Munich took a step forward to host the Winter Olympics in 2018 after locals in Garmisch-Partenkirchen voted to support the bid in a referendum on Sunday. About 21,000 people were eligible to vote. A total of 12,476 people, or 59.6% of the electorate, voted. The count in 14 districts gave the supporters of the bid a majority of 58.1% percent of the vote. "Now there is clarity in Garmisch-Partenkirchen. A clear majority of Germans would like to host the 2018 Olympic and Paralympic Winter Games in Munich, Garmisch-Partenkirchen and the Königssee", said Thomas Bach, president of the German Olympic Sports Federation (DSB).
After the votes were counted, Christian Ude, the mayor of Munich, called on Olympic opponents in Garmisch-Partenkirchen to restore peace in the town. "Good Democrats must also be good losers", he said. In the buildup to the referendum, Ude had revealed that a no vote would be a "really bad setback" for Munich's Olympic bid.
"The Olympic bid has received momentum", said Marcel Huber, head of the Bavarian State Chancellery. Huber said that the Garmisch vote has brought clarity and that three quarters of the Bavarian population want the Games. Huber expressed his hope that the rift in Garmisch can be overcome after the referendums and also reiterated that he aims for a settlement with the landowners in further talks. "We must try and take into account all concerns and worries", said Huber.
"The result, from our point of view, shows that the majority of the population is really in favor of bringing the Olympics to Garmisch", said Bernhard Schwank, the chief executive of the Munich bid committee. "It was a very important step tonight to get this clear vote in Garmisch".
Peter Fischer, who led the Olympic supporters in Garmisch, named the victory "a clear sign for 2018" while Axel Doering from the losing Olympic opponents said they could no longer stop the bid.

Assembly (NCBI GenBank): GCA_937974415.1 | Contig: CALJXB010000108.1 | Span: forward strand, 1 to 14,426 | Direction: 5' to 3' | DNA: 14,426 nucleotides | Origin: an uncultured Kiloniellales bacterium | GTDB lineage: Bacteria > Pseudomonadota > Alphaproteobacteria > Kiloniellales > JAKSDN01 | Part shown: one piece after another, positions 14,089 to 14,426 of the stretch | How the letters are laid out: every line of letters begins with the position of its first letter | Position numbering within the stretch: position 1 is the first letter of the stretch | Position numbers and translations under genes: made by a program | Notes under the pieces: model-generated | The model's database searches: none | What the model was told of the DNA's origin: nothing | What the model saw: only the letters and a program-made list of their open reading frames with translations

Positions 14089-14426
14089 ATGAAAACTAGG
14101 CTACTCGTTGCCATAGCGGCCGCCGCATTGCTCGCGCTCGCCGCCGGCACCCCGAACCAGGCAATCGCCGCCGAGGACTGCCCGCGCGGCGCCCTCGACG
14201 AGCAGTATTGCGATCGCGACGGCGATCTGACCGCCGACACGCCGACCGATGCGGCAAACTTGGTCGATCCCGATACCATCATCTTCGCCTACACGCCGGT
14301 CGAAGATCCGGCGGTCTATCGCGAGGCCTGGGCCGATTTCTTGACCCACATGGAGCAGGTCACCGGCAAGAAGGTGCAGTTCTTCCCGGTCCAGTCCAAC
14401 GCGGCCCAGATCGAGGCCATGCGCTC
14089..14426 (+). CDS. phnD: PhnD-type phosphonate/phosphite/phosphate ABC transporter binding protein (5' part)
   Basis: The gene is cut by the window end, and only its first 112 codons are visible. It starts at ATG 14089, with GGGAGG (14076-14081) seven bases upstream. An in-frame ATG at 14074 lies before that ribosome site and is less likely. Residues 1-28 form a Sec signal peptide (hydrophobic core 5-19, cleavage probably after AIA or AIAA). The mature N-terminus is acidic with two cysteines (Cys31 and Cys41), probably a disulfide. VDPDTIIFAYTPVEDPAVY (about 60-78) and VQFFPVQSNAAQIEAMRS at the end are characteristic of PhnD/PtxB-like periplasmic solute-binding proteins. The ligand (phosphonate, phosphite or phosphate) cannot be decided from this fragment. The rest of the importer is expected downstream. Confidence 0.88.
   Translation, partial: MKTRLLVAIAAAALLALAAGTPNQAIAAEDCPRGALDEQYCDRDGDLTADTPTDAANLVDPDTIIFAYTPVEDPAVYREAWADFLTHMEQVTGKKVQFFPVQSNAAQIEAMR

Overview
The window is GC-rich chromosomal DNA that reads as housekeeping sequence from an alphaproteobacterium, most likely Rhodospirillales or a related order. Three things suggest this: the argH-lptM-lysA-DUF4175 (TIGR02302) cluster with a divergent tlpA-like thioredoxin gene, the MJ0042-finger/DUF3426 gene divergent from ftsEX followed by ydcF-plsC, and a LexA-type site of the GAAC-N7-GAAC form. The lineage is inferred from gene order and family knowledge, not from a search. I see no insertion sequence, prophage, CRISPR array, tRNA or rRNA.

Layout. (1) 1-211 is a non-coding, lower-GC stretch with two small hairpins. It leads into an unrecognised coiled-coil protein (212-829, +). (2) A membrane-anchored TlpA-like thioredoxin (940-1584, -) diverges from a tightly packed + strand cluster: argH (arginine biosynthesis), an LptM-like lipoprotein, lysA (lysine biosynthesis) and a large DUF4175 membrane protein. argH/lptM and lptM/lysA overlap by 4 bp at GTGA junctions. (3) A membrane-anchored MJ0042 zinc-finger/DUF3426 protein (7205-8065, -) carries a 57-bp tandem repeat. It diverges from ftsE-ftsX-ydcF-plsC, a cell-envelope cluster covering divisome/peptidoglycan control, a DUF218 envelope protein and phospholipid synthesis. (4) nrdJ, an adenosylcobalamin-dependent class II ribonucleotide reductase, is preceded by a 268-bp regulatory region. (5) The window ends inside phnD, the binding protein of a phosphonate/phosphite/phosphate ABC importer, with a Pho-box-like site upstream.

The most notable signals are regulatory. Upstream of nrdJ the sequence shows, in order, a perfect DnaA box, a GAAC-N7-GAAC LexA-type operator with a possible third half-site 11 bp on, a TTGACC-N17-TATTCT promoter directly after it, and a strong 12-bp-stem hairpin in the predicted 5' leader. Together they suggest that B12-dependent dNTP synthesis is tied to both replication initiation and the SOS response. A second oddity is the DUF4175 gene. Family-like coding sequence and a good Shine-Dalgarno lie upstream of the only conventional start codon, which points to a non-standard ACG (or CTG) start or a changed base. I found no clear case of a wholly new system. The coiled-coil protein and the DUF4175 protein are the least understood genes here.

The opposition in Garmisch includes a group of landowners resisting handing over their property for the Games. Others say that the resort at the foot of Germany's highest peak, the 2,926-metres Zugspitze, is simply too small with a population of 30,000 to stage an event of this magnitude. There is also concern over the financial risk. Supporters argue with badly needed infrastructure improvements in the region, saying Olympics will have a general positive effect.
Katarina Witt, a former Olympic champion and Munich's chief Olympic representative, also admitted that any discord in the German camp would have seriously threatened Munich's bid. The International Olympic Committee will only send the athletes where they "will be welcomed with open arms", said the two-time figure skating Olympic gold medalist.
Garmisch-Partenkirchen is a 90-minute train ride from Munich and is one of the cornerstones of the bid. Munich pledges to hold the ski events of the Games in Garmisch and an athletes' village is planned there as well. Both have seen Olympics before as the 1936 Winter Games were held in Garmisch-Partenkirchen and the 1972 summer edition in Munich.
Munich is bidding with Annecy and PyeongChang, for the right to host the 2018 Winter Olympic Games. The election of the host city will take place on 6th July during the 123rd IOC Session in Durban, South Africa.